1620
1620

PROPERTY FROM A PRIVATE COLLECTION, PENNSYLVANIA

FINE AND RARE CHIPPENDALE CARVED MAHOGANY SIDE CHAIR, ATTRIBUTED TO THOMAS TUFT (1740-1788), PHILADELPHIA, CIRCA 1765
Estimate
8,00012,000
LOT SOLD. 20,000 USD
JUMP TO LOT
1620

PROPERTY FROM A PRIVATE COLLECTION, PENNSYLVANIA

FINE AND RARE CHIPPENDALE CARVED MAHOGANY SIDE CHAIR, ATTRIBUTED TO THOMAS TUFT (1740-1788), PHILADELPHIA, CIRCA 1765
Estimate
8,00012,000
LOT SOLD. 20,000 USD
JUMP TO LOT

Details & Cataloguing

Important Americana

|
New York

FINE AND RARE CHIPPENDALE CARVED MAHOGANY SIDE CHAIR, ATTRIBUTED TO THOMAS TUFT (1740-1788), PHILADELPHIA, CIRCA 1765
chair marked III; left side knee return of a later date.
Height 39 in.
Read Condition Report Read Condition Report

Provenance

Joe Kindig, Jr., York, Pennsylvania;
Henry Francis DuPont, Winterthur, Delaware;
Sotheby's, The Collection of Mr. and Mrs. Lammot Du Pont Copeland, January 19, 2002, sale 7757, lot 359.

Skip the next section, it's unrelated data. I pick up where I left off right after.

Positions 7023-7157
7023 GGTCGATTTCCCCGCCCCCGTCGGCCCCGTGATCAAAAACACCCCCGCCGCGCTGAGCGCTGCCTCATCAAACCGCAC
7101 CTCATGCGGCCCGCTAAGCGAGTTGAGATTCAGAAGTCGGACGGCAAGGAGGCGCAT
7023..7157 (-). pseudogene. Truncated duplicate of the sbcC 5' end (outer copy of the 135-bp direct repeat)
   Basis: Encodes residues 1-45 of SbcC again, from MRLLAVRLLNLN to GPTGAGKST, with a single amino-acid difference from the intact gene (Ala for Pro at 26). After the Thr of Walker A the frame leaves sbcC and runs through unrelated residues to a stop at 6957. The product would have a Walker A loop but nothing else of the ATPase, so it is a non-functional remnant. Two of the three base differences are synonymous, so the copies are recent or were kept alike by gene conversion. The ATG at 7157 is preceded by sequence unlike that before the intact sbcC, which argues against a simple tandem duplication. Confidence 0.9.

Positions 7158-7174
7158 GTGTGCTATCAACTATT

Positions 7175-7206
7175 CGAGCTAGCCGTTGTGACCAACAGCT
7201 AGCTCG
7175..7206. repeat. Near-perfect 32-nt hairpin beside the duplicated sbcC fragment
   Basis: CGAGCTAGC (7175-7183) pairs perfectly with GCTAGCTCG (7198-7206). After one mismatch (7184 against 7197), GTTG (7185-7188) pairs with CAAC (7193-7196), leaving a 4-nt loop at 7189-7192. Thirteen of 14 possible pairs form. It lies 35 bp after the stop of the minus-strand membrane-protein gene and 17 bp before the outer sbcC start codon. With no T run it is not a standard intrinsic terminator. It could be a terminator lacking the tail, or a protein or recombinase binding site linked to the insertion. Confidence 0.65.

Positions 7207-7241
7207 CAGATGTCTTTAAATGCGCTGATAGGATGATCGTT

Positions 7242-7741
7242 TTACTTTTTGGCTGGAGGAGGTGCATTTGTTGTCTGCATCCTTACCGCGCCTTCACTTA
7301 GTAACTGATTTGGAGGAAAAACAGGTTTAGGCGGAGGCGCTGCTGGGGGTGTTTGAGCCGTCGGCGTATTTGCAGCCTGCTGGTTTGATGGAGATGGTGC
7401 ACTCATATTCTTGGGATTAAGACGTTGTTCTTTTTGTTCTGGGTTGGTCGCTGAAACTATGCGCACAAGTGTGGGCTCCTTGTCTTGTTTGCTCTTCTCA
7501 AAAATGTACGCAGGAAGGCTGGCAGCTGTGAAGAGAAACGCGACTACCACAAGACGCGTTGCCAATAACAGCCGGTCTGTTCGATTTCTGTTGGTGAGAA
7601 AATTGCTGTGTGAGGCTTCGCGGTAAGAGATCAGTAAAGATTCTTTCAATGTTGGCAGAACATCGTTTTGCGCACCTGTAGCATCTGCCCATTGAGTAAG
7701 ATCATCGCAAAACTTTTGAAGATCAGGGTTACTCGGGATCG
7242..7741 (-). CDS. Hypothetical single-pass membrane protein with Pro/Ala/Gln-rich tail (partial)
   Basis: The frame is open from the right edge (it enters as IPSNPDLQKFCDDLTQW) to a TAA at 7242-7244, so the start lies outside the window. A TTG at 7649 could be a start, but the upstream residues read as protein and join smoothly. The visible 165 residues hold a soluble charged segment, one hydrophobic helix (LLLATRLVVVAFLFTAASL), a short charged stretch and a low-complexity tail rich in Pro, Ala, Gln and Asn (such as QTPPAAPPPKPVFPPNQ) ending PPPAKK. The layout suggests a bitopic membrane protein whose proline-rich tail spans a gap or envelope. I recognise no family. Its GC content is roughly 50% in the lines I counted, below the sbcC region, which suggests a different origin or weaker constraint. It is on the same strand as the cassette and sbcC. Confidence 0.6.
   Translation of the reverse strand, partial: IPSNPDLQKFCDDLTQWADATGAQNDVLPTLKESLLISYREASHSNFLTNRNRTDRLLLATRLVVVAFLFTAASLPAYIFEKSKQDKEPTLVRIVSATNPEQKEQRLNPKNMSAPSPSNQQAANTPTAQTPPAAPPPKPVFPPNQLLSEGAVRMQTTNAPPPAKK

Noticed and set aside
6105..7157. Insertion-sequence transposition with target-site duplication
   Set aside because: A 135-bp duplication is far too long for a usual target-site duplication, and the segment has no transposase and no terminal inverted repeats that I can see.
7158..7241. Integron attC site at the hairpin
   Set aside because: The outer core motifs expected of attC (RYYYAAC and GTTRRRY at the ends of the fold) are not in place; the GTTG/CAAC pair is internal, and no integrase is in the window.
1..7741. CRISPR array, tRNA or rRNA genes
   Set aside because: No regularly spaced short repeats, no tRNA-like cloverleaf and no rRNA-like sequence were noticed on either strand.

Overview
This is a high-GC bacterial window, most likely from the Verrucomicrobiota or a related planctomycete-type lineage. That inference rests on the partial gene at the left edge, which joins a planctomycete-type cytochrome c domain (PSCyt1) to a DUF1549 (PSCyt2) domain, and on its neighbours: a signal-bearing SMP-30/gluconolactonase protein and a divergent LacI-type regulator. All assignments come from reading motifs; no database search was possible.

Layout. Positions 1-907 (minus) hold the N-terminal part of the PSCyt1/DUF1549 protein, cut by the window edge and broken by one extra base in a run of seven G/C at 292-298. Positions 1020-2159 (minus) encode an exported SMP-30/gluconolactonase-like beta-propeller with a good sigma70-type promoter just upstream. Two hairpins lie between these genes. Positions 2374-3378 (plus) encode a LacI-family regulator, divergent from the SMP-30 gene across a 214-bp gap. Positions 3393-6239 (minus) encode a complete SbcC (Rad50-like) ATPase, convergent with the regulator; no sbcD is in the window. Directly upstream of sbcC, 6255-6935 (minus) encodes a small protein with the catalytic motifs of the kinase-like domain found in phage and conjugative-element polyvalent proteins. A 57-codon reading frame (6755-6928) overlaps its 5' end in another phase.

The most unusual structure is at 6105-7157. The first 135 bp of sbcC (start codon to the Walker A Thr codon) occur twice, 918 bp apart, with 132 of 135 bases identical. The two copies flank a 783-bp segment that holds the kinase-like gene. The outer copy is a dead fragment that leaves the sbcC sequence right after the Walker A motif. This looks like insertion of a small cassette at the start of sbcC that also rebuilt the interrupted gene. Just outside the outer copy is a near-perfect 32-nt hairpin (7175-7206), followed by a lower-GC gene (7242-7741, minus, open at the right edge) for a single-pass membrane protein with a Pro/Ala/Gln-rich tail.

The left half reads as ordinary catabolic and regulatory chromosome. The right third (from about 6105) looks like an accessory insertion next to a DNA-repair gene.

Exhibited

New York, Girl Scout Loan Exhibition, April 8 - May 8, 1948, no. 621.

Literature

Heckscher, Morrison H., "Living with Antiques: Mount Cuba in Delaware," Magazine Antiques, May 1987, p. 1079, pl. II. 

Catalogue Note

Chairs like this one, with a trefoil-pierced splat taken directly from Thomas Chippendale' s The Gentleman and Cabinet­ Maker's Director (pl. XI11, 1754 edition and pl. X, 1762 edition), were extremely popular in Philadelphia during the second half of the eighteenth century.

This example is closely related to chairs labeled by James Gillingham (1736-1781), a cabinetmaker working on Second Street in Philadelphia from 1768, to 1773. One Gillingham chair is in the collection of the Dietrich Americana Foundation and illustrated in Magazine Antiques, November 1959, p. 394.

Philip D. Zimmerman conducted an analysis  on this chair in 1996 and concluded  that  it  was made  in the  same  shop  as a set of six chairs at Winterthur Museum, one of which is illustrated in Joseph Downs, American Furniture: Queen Anne and Chippendale Periods,1952, no. 139. Also from the same shop is a chair once owned by Matthew and Elisabeth Sharpe, later sold to Israel Sack Inc.

Important Americana

|
New York